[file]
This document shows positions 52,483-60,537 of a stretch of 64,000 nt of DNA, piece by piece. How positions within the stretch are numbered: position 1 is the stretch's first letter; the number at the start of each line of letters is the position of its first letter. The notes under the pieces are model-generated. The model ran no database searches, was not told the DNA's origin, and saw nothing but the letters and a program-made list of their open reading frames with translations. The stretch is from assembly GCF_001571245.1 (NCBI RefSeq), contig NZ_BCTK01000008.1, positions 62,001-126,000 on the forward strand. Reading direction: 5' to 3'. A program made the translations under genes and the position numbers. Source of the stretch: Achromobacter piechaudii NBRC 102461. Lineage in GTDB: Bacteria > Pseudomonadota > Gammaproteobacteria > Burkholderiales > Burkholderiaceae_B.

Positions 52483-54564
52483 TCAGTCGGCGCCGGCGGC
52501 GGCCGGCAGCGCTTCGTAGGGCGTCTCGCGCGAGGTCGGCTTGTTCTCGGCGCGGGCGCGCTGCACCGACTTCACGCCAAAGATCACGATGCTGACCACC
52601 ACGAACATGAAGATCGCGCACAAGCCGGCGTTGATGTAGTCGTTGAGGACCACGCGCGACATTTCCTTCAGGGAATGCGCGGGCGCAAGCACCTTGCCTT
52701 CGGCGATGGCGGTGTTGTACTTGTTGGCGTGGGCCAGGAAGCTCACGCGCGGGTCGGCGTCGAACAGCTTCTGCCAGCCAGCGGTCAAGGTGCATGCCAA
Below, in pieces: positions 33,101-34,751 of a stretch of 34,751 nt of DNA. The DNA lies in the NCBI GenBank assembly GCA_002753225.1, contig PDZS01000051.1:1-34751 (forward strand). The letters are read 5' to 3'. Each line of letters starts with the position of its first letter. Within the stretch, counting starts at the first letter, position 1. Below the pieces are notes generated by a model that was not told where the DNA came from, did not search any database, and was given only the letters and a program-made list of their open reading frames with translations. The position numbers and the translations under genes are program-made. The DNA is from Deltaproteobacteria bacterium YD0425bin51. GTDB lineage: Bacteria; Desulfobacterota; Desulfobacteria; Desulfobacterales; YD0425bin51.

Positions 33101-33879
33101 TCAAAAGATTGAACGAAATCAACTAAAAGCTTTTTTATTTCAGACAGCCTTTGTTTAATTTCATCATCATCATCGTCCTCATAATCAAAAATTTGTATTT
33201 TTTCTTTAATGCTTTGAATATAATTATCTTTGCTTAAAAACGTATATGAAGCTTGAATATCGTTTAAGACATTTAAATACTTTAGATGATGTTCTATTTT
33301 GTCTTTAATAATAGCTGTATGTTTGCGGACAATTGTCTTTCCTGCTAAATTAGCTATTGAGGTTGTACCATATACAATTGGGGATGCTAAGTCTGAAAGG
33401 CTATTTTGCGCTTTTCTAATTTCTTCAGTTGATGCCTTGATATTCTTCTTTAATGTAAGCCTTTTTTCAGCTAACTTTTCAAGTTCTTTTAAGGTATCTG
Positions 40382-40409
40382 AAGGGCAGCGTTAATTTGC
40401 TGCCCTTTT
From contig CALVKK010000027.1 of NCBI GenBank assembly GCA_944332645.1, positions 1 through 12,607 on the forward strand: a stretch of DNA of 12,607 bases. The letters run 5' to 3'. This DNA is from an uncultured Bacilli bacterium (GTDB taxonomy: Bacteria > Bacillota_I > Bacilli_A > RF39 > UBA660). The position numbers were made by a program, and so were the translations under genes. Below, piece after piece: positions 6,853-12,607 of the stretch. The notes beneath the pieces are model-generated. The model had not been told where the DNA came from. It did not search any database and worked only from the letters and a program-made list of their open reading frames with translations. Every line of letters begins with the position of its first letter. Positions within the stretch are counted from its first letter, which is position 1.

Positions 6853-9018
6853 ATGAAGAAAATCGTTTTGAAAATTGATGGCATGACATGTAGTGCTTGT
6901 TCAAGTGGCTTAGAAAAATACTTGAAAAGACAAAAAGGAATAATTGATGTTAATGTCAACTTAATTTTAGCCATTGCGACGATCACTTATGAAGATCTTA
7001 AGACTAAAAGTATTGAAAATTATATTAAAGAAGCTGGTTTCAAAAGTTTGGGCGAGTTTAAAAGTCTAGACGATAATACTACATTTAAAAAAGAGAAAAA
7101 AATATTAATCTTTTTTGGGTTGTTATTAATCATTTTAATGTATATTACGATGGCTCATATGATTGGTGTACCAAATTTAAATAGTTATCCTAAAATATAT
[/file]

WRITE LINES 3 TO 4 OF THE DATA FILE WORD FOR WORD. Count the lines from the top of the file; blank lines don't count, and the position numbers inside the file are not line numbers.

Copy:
52483 TCAGTCGGCGCCGGCGGC
52501 GGCCGGCAGCGCTTCGTAGGGCGTCTCGCGCGAGGTCGGCTTGTTCTCGGCGCGGGCGCGCTGCACCGACTTCACGCCAAAGATCACGATGCTGACCACC